currently give sales reps credit for the sales their clients place online, independent of whether
those sales reps actually facilitated the online sale or not. But B2B executives have largely
chosen that option in order to placate the direct sales force; theyre just delaying addressing the
issue. In 2013, B2B executives will begin to make widespread use of attribution technologies
that companies like ClearSaleing and Visual IQ oer to fundamentally address this unresolved
channel sales allocation issue.
17
Figure 6 Information Workers Oen Use Multiple Devices For Work
Source: Forrester Research, Inc. 82102
Device combinations used for work
(Most common congurations shown)
Base: 9,912 information workers
Base: 9,912 information workers
(multiple responses accepted)
Source: April 12, 2012, "The State Of Workforce Technology Adoption: Global Benchmark 2012" report,
prepared exclusively for Forrester's Strategic Planning Forrsights For CIOs.
At least 55% of iWorkers
use multiple devices
for work.
30%
25%
23%
58%
100%
100%
6%
19%
20%
4%
5%
12%
Fifty-ve percent of information workers work on multiple devices 6-1
Remote employees rely heavily on mobile devices 6-2
What devices do you use for work?
PC
Smartphone
Tablet
Work remotely once
per month or more
Work remotely less than
once per month
42
42
44 NS E W Phone Mail Web IPod
SMS 10
+ -- *
Text Calendar Photos Camera
Calculator Stocks Maps Weather
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RE COMME NDAT I ONS
BUILD FOR THE LONG TERM BY FOCUSING ON THE FUNDAMENTALS
With rising pressure to deliver B2C-like customer experiences, resolve the direct sales versus
eCommerce channel conict, and address growth-inhibiting stang issues, B2B eBusiness and
channel strategy professionals should:
Build an eCommerce experience that transcends the transaction. ere is little customer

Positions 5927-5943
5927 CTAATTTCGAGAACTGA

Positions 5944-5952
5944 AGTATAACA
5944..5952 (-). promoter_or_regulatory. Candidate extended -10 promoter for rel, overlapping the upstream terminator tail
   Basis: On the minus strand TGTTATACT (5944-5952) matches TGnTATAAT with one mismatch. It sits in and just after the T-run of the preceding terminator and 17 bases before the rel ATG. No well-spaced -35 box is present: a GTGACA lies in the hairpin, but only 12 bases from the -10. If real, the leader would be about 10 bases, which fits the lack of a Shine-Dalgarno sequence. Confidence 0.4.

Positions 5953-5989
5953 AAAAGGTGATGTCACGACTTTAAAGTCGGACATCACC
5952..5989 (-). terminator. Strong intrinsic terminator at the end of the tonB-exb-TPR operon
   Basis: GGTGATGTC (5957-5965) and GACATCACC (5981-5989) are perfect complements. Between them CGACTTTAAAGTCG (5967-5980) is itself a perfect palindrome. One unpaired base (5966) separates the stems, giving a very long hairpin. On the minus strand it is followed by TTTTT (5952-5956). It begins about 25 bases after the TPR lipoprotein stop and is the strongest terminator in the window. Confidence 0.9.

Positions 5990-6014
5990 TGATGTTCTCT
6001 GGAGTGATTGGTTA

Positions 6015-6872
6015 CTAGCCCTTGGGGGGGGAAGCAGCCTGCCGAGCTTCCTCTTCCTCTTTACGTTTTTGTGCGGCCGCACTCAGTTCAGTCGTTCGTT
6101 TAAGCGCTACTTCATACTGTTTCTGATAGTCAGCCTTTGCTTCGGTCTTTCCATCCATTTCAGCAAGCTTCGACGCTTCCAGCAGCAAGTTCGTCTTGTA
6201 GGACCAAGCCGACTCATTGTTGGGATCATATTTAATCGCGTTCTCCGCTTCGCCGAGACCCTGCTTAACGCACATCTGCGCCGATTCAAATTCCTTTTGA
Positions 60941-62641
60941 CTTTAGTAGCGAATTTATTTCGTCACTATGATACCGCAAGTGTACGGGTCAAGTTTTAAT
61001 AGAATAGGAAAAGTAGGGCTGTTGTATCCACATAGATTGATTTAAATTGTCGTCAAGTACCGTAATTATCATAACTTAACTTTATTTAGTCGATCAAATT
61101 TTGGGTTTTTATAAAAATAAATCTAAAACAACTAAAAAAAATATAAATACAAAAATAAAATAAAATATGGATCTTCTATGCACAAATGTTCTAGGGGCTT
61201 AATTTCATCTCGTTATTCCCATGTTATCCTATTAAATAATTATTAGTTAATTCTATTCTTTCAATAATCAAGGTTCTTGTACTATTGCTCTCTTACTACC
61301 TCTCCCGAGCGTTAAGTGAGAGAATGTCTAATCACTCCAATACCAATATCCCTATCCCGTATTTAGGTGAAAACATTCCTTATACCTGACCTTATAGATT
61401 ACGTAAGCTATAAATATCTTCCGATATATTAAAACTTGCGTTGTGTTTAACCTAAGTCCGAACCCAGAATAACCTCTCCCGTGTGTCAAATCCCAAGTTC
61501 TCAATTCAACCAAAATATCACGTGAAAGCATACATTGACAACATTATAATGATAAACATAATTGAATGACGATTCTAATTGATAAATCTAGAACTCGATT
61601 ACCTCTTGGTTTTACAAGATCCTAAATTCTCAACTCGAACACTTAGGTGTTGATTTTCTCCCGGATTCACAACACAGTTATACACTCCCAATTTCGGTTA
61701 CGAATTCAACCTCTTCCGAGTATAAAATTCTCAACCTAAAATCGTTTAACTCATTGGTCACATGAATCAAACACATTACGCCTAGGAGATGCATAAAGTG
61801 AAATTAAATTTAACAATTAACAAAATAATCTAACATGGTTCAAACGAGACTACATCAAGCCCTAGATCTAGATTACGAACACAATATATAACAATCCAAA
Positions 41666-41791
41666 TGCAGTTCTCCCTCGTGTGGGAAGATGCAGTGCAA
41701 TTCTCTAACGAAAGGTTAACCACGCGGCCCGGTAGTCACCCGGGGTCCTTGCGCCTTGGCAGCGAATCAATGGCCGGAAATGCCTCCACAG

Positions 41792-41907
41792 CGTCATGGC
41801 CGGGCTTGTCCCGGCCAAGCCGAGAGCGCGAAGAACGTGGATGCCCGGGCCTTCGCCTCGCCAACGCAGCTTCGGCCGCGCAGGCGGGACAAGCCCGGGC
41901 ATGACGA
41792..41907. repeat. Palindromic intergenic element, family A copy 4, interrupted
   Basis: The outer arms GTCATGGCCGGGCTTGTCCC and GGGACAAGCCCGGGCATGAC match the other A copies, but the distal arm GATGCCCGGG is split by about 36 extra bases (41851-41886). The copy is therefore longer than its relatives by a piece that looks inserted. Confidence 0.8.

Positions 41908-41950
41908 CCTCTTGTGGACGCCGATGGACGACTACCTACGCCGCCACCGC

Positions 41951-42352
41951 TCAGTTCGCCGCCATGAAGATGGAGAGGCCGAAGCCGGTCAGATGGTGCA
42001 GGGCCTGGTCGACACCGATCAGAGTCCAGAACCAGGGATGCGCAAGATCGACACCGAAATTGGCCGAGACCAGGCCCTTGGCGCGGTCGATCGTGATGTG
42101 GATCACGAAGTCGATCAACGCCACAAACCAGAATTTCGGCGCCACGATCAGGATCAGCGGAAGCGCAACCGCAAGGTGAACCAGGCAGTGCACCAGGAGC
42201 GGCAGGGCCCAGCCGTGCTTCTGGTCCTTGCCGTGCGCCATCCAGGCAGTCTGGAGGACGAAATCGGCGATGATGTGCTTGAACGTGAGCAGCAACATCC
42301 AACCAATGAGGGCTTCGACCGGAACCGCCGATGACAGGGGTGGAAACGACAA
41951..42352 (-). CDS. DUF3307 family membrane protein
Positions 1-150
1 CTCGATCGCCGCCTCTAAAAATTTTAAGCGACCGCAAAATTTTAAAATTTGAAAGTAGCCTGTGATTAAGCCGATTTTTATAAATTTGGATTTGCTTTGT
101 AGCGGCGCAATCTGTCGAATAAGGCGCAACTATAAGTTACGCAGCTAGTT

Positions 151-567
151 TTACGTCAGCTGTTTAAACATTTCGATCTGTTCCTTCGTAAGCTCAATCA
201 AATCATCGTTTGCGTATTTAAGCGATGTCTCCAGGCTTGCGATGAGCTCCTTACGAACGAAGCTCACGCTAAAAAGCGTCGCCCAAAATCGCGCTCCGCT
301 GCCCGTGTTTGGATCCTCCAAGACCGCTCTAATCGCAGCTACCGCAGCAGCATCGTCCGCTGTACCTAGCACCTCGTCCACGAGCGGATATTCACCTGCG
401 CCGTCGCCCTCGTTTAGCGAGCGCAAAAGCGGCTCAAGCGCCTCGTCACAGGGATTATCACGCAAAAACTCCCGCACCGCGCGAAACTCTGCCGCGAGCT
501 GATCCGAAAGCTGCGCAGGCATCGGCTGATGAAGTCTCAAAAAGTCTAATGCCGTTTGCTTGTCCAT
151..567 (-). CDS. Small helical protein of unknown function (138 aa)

loyalty associated with just lling orders and taking transactions. B2B eCommerce
organizations need to design experiences that internalize and deliver on the high customer
experience standards that B2C has already set. B2B eCommerce organizations should
look to B2C retailers like J.Crew and Sephora for personalized website shopping examples
and Amazon for depth and breadth of selection. In addition, they can look to B2B peers
like AmazonSupply for an easy login experience and Staples Advantage for ideas on B2B
eCommerce promotions. ese companies employ best practices to deliver above and
beyond the transaction value-added buying experiences.
Accelerate the development of a self-service model and begin migrating customers online.
Companies must rst perform detailed segmentation analysis to understand which customers
and prospects are best handled by sales reps. But for all other customers that can be protably
and eectively acquired and retained by way of a self-service portal, B2B eBusiness and
channel professionals should create their portal oering as quickly as possible or prioritize
completing their portal if its already in an internal project queue. e sooner companies roll
out the self-service portal and start migrating customers from expensive oine channels to
less expensive online ones, the sooner they can enjoy the inevitable customer acquisition and
maintenance cost savings.
Recruit and empower leaders who have B2C eCommerce experience. B2B eCommerce
is a big idea that requires a big vision as well as leaders who possess the experience and
credibility to sell C-level executives on the need to invest resources immediately. B2B
eCommerce organizations should focus initially on hiring capable evangelists, with clear
B2C successes on their resumes, who are willing to challenge sacred cows and rue some
feathers. To nd such people and build out the B2B eCommerce sta, companies must cast
a wide net and be prepared to accept some sticker shock on compensation. ey should
look to organizations such as Shop.org for resources, tap personal and professional networks
(such as the 34,000-plus eCommerce and online marketing experts group on LinkedIn) for
advice, and poach from successful direct and indirect competitors for talent.
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SUPPLEMENTAL MATERIAL
Methodology
For its North American Technographics Retail Online Benchmark Recontact Survey, Q3 2011